British Airways has taken delivery of its new A350-100 aircraft. It has three classes – economy, premium economy, and business. British Airways calls these cabins World Traveller, World Traveller Plus and Club World.
The A350-100 has a total of 331 seats: 219 in economy, 56 in premium economy and 56 in business class (these new seats are called Club Suites, and you can read a review here.)
You can also read our guide to which economy seats to choose on the aircraft:
There are 56 World Traveller Plus seats in a 2-4-2 configuration of AB-DEFG-JK
The seats run from row 20 to row 27.
The best seats are in the front row, and you can see them in the below video:
You might also consider the seats on the back row. They have a lot of advantages.
Firstly, when you recline your seat, you aren’t disturbing anyone else and can’t be disturbed by them. Why might this happen? Well imagine if you are sleeping, and therefore don’t want your meal, but the person behind you does want to eat – you might be woken by the flight attendant and asked to put your seat upright. On the back row, that obviously wouldn’t happen.
Secondly, when passengers get into and out of a seat, they often hold the top of the seat in front. If you are in that seat, you are disturbed during this process, but if you’re in the last row, you’re free of that as well.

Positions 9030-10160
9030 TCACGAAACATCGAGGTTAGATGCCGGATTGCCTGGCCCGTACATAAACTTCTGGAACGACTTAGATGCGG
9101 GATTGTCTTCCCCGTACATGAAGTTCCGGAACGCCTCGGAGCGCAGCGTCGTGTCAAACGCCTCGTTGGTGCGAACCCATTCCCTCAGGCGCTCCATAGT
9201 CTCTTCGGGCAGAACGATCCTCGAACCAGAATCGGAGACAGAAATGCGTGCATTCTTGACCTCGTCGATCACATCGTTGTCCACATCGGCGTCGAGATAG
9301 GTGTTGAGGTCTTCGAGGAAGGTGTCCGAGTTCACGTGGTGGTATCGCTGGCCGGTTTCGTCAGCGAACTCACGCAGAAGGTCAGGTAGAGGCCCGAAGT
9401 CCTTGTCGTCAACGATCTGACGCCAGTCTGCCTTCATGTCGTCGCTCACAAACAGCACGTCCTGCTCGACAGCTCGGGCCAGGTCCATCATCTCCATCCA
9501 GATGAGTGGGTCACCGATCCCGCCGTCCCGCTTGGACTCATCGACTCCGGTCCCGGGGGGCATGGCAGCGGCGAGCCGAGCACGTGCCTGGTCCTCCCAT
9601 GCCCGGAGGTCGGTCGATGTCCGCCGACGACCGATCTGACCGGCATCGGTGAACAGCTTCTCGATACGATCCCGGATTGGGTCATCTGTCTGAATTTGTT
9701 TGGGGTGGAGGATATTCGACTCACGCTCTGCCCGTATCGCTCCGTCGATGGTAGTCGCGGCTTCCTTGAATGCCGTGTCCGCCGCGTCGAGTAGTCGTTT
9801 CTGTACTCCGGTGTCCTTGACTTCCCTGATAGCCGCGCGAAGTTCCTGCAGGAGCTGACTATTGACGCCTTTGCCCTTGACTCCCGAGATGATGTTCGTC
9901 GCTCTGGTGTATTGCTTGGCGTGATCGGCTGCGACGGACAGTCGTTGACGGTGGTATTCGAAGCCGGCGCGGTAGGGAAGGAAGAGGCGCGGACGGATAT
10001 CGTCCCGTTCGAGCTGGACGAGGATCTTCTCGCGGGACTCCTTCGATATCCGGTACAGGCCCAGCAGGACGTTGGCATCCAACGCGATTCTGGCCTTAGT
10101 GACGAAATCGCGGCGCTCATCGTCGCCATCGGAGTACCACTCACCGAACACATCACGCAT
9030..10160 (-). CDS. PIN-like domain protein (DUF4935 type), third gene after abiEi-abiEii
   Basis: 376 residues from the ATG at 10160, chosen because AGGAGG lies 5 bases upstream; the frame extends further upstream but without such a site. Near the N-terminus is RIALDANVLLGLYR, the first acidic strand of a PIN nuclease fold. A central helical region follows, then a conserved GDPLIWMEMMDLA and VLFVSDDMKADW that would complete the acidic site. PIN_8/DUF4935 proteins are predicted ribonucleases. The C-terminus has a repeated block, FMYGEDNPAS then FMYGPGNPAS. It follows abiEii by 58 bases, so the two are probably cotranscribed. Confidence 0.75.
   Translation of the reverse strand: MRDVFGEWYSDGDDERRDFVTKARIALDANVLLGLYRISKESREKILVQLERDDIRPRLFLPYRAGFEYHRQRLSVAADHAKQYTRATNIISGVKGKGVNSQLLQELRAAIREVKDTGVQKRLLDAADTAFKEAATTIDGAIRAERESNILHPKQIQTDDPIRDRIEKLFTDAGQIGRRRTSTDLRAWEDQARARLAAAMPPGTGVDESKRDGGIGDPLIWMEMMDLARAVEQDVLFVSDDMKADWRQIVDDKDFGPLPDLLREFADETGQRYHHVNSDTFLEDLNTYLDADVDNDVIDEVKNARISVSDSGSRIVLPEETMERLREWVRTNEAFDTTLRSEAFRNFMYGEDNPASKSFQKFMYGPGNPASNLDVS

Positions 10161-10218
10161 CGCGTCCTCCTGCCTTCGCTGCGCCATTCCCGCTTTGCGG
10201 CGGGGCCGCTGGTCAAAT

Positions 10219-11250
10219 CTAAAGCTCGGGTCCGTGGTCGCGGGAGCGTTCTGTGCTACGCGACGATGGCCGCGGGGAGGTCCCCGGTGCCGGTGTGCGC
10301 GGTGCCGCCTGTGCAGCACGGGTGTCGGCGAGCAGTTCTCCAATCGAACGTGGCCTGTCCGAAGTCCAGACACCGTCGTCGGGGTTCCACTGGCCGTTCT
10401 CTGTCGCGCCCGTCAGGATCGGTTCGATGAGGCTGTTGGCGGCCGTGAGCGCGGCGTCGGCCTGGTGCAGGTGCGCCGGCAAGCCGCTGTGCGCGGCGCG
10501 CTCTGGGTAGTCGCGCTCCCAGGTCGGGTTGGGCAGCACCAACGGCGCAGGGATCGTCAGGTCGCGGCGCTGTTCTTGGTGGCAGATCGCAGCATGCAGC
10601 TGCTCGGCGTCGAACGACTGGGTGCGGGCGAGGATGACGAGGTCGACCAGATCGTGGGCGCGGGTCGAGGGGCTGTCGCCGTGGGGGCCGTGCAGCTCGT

But have a look at the video. These seats are very close to the front row of economy, and the thin wall and curtain won’t block out the noise of a screaming child in a bassinet, which is where these will be fixed.
Even if there are no children, one of the points of premium economy is to have a slightly smaller cabin, but if your seat is partly in the economy cabin you lose some of that exclusivity. You also have economy passengers coming through the curtain to use the washroom.
Lastly, when it comes to the best seats, whether you choose a window or aisle seat is largely a matter of personal preference, but the seats to avoid are the two centre seats in the middle of each row.
Here’s another piece on that.
Back to the A350-1000, you can see the seat plan below, or visit the BA A350 information page.
Readers will have their own favourite seats if the front row isn’t available. Bearing in mind the desire of many to sleep on long haul flights, particularly overnight flights, then the potential noise from galleys can also influence choice, and send you to (perhaps) a seat in a row between the front and the back. In this configuration, it would be in rows 23 or 24, perhaps a window or an aisle seat.
We will update this guide when the aircraft goes into long haul service.